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Charging infrastructure is holding back fleet EV and PHEV growth

Nissan Leaf, EV, electric vehicle, EV chargingg infrastructure, plug-in vehicles.

The UK’s current charging infrastructure needs development if the growth potential of electric vehicles (EV) and plug-in hybrid EVs (PHEV) is to be fully realised for fleets, says Arval.

According to the vehicle leasing and fleet management company methods of accessing charging points are inconsistent, potentially creating a barrier for fleet drivers.

Fleet consultant David Watts said: “It seems to us that there is a disconnect between the charging infrastructure providers, of which there are now many, and the users of the networks themselves. It appears to be creating a real barrier against the take up of pure EVs as well as being a frustrating obstacle in the growth and efficient use of PHEVs.

“Charge point access is currently unnecessarily complicated with multiple memberships being required if you want to ensure nationwide coverage. Then the payment model itself makes little sense, with some charging on a fixed-cost, per-use basis rather than in pence per kWh used. This inadvertently leads to ‘charger hogging’ with drivers taking their complete time allocation rather than simply what they need to get to their home or office.”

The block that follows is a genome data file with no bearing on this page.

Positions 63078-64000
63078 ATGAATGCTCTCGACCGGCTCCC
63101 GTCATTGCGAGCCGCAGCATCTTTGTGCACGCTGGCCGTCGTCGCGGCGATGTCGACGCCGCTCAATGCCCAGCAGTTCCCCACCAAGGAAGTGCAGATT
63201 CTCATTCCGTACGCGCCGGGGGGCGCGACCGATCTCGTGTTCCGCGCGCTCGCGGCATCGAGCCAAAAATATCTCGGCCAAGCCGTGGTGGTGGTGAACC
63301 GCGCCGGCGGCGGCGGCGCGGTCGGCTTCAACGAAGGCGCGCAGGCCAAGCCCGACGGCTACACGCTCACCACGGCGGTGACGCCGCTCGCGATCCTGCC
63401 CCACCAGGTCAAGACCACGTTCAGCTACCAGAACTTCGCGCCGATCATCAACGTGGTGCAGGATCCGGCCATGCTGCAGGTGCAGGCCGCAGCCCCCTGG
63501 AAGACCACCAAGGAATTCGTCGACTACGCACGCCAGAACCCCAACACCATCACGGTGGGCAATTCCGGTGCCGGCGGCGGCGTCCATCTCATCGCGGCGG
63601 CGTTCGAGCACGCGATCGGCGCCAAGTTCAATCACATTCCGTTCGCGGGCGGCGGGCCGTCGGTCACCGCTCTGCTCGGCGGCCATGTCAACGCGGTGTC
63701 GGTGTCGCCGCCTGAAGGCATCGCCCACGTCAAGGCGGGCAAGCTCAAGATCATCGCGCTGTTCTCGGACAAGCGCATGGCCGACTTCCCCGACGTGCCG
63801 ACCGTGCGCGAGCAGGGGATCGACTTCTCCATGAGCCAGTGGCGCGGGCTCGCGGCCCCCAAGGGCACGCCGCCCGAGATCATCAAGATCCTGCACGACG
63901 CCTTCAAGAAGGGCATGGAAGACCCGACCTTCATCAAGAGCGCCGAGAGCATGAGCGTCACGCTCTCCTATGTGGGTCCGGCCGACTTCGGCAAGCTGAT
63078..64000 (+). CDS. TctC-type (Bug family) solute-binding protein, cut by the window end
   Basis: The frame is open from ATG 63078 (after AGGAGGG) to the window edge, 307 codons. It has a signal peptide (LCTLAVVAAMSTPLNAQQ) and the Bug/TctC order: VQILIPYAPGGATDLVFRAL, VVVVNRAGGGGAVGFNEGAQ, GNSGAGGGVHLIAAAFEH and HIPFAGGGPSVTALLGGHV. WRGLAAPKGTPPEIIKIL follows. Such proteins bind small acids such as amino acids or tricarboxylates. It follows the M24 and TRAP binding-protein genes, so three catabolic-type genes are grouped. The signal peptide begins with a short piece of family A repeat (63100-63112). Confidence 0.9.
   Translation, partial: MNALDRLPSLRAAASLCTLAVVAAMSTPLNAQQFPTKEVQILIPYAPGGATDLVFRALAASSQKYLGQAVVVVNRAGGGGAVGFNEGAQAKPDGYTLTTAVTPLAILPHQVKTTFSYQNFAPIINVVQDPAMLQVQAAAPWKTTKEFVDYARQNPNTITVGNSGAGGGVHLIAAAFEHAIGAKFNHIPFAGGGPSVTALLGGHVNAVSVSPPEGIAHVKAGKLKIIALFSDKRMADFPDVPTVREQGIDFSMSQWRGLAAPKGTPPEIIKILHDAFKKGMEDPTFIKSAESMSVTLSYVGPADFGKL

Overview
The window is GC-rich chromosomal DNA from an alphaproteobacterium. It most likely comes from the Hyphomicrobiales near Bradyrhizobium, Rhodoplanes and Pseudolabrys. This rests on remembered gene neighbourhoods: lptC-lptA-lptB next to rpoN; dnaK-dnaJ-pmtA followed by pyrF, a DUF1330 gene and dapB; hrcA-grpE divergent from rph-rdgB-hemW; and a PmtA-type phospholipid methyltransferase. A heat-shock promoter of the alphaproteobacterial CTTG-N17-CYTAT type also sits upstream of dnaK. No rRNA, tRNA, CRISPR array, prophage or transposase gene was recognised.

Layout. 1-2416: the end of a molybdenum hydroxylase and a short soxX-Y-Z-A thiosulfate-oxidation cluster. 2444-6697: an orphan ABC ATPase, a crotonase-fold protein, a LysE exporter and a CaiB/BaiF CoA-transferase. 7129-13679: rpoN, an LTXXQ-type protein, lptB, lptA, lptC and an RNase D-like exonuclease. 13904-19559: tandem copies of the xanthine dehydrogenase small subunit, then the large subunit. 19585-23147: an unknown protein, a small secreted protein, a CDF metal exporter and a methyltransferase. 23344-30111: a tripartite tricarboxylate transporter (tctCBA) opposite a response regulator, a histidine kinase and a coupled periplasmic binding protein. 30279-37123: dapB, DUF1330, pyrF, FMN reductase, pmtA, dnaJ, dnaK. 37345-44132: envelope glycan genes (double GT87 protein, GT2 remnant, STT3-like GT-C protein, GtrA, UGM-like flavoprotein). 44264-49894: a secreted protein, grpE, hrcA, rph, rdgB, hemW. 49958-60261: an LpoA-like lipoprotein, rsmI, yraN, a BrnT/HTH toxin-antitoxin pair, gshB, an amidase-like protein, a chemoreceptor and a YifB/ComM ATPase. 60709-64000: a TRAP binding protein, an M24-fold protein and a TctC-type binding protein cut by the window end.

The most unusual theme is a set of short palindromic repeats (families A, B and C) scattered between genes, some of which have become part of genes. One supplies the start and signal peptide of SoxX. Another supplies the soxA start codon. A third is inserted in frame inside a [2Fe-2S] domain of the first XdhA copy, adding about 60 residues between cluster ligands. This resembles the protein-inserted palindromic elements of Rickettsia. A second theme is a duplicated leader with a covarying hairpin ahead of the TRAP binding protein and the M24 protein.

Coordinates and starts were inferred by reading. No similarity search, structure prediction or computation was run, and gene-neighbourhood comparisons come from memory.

Watts believes a pay-as-you-go model would be more effective where the fleet driver could pull up to the charger, use a contactless debit or credit card, and pay for the electricity they need without a requirement for membership or registration.

He added: “More chargers are being installed across the country all the time but the number of vehicles needing to use them will also grow. We need to ensure that the use and management of the charging infrastructure is handled as well as possible if we are to encourage more and more fleets to use these vehicles. Frustrating experiences will inhibit uptake.”

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  • John Miller-Wilson, - 06/01/2017 10:51

    Arval are spot on. I'd go further though. its impossible to know how much you will be charged in advance, whether you will have an account with the charger operator, whether it will be in use or broken. I've now almost given up using the public network; I charge at home and work only. I would not go full electric based on my experience which is a great shame.

  • Robberg - 06/01/2017 11:58

    With obstacles like this, it's no wonder widespread use of electric vehicles will never be achieved. I wonder if the general public are aware that electric vehicles and charging points are not always compatible with each other.

  • DavidMG - 07/01/2017 14:58

    At least one charging station provider requires the use of a Smartphone, rather than a simple RFID card (or simply a credit card which is all that's needed for petrol / diesel purchaes). Not all drivers have Smartphones - and no Smartphone is needed to buy petrol or diesel.

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